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for dispersion, at the same time I think that simple as they may appear at a first glance, and satisfactory as they undoubtedly are to a certain extent, it will be found a difficult task to pursue them into detail, even in the case of sound. We know little or nothing of the laws which regulate the developement of heat, which affect the velocity of light, at least if we adopt the hypothesis of molecular radiation, and have thus only shifted our difficulty without removing it. If on the other hand, we choose to regard heat as an effect consequent on the alteration of the positions of the attractive or repulsive particles within a medium (which seems reasonable from some recent experiments on the Polarization, &c. of Heat), then, by analogy, Mr Airy's hypothesis amounts in fact to supposing the particles endued with attractive or repulsive energies, influenced by the particular positions into which they are thrown, and varying with the change of these positions, to the action of which all the effects are assigned.

The great obstacle to a simple explanation of this subject appears to have arisen from the fact, that theorists generally have not divested themselves of the idea of motion directly: velocity has been substituted for force, and wave for change of force.

It occurred to me about two years since, that if we could deduce a simple equation of motion on the supposition that the particles of a medium are at a finite distance from each other, we might arrive at results very different in form from those usually adopted. In fact it appeared probable that the velocity might depend on the positions into which the particles should arrange themselves, and thus might be affected by the length of a wave.

Such a formula I actually obtained, and deduced from it the necessary result, that the square of the velocity is represented by a series

6 in my analysis which I regarded as fatal to the whole; namely, that having a function involving the distance between two consecutive particles, and the space through which a particle is disturbed, I had expanded it in terms of the ratio of the latter quantity to the former.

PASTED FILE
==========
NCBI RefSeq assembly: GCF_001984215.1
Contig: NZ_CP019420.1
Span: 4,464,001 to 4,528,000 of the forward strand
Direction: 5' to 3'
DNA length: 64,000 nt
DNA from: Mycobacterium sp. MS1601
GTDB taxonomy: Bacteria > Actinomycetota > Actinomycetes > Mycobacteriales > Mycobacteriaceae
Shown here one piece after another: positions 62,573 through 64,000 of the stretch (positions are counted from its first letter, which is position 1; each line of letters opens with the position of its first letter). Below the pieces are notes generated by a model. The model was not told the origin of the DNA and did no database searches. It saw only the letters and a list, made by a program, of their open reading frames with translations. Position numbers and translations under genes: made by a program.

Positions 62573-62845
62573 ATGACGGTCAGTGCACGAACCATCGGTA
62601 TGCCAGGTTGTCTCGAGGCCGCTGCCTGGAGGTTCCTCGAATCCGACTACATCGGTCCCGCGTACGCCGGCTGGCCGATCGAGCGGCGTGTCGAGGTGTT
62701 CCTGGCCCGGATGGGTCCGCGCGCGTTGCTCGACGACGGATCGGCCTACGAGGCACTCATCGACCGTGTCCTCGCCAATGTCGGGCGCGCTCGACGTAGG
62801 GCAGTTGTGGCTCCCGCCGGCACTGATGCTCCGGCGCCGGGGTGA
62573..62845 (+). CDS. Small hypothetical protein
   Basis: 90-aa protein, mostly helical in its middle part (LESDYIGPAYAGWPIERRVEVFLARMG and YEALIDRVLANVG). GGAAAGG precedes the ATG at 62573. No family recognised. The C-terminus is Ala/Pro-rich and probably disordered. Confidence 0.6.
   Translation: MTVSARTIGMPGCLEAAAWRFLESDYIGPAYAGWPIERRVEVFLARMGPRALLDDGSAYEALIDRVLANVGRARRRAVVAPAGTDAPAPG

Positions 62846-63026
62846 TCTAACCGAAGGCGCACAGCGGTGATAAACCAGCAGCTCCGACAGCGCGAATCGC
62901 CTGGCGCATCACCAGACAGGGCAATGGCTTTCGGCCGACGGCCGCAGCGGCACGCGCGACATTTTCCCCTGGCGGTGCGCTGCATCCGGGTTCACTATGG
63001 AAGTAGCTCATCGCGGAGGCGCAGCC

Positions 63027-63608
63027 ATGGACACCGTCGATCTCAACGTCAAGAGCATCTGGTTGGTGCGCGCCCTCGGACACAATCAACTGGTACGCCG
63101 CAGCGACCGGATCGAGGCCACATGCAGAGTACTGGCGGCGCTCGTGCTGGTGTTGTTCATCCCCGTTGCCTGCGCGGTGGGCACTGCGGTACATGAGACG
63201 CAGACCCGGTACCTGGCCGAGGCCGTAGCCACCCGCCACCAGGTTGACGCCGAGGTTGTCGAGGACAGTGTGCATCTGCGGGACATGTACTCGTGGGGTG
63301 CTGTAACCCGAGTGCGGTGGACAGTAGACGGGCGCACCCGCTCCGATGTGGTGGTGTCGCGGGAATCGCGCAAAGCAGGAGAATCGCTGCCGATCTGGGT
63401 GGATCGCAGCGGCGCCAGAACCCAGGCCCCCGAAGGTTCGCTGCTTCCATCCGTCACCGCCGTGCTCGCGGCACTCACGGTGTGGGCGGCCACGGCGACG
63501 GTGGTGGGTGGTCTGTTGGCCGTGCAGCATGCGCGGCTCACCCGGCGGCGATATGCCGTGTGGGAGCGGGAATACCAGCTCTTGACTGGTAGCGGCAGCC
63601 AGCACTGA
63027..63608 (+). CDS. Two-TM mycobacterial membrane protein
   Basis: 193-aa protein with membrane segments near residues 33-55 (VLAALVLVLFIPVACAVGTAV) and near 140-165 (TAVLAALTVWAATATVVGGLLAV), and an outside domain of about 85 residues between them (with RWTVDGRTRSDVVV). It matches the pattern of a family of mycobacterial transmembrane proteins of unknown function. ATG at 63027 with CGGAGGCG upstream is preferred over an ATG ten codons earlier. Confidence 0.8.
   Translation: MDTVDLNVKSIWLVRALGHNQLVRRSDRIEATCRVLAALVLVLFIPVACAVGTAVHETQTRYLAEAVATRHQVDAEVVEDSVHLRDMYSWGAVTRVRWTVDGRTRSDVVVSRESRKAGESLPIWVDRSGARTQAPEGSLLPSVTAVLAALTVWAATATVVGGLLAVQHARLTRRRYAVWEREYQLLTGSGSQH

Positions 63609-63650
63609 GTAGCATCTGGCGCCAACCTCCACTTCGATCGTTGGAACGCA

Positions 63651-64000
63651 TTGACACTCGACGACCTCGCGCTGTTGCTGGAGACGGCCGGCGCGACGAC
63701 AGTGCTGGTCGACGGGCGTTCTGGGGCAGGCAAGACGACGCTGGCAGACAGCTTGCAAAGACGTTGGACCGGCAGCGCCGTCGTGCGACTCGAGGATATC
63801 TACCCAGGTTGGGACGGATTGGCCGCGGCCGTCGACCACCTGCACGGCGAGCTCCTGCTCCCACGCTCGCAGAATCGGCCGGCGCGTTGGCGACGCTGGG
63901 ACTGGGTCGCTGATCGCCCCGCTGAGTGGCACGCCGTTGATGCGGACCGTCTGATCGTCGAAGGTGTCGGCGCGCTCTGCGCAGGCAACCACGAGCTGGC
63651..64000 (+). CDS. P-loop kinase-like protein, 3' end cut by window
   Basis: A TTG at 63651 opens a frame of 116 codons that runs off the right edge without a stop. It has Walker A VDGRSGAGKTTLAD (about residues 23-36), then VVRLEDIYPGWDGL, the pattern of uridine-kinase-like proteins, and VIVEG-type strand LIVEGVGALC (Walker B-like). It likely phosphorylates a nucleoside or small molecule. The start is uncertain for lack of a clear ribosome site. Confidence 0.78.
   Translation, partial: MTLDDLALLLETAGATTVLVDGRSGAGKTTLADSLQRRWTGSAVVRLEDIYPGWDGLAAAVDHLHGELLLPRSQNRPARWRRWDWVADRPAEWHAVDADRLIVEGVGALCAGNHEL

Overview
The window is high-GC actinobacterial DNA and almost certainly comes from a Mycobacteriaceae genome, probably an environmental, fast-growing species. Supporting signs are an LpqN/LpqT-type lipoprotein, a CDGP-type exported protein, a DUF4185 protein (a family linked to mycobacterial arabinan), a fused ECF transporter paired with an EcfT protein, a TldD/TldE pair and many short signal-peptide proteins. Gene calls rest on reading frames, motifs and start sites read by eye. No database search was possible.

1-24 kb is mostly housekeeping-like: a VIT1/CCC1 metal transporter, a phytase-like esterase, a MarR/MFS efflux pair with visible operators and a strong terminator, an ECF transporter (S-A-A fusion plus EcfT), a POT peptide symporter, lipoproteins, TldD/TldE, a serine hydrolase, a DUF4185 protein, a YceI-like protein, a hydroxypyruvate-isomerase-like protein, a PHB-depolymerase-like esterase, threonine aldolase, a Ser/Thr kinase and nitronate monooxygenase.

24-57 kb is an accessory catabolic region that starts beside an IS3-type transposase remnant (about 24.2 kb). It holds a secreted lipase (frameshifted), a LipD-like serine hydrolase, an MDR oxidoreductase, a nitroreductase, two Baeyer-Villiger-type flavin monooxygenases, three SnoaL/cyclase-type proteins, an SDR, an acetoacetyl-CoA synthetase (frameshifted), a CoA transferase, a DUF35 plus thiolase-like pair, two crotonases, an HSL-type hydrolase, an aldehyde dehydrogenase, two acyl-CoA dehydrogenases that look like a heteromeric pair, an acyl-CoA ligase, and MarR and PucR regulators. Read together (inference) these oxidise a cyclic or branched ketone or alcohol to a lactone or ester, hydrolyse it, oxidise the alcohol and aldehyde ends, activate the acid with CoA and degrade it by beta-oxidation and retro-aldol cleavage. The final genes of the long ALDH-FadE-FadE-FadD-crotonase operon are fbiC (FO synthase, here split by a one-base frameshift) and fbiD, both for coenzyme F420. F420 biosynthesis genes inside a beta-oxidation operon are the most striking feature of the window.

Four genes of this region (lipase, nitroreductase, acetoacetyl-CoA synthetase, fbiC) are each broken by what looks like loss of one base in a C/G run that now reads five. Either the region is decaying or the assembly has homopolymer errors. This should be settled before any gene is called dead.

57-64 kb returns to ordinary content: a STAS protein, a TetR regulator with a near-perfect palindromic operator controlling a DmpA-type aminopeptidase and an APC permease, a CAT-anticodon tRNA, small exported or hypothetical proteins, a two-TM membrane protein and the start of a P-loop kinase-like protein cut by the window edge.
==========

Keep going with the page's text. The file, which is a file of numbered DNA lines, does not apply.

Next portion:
- 2 of terms of which c (". o is a type. There was, however, one point It appeared to me at the time doubtful whether this series might not be a diverging one, and thence it became extremely probable that the existence of the function in form above, was owing to the absence of terms omitted in this expansion. Lately M. Cauchy's Memoir on the same subject has fallen into my hands, and an opportunity has been afforded me of comparing his results with my own. The comparison has shewn me that although in some points we differ, in the essentials of principle, at least, we coincide.

Whatever difficulty may attach itself to my hypothesis as to the sphere of action of the particles, will attach itself equally to his, as they are identical : at least I have reduced mine to the same state as his.

Although there were many points of coincidence in our processes, there were not a few of difference, to many of which the present Memoir is indebted; as I have not scrupled to adopt anything which would tend either to simplify or generalize the results; my object being by no means to regard my formula as a re-discovery of what M. Cauchy had published in 1830, but rather to attempt an improvement on what is already known. I may be allowed to add, that M. Cauchy’s equations, owing to his proceeding with great generality at first, and only adding new hypotheses to simplify them when they became perfectly unwieldy, are so buried in symbols, that a person must possess no ordinary sagacity to give to them any interpretation. And further, there are some points in which the result is more general than the hypothesis would render necessary.

The plan which I have pursued is to simplify the equations as I proceed, and not to retain any result which admits of reduction.

SECTION I.
Analytical Investigation.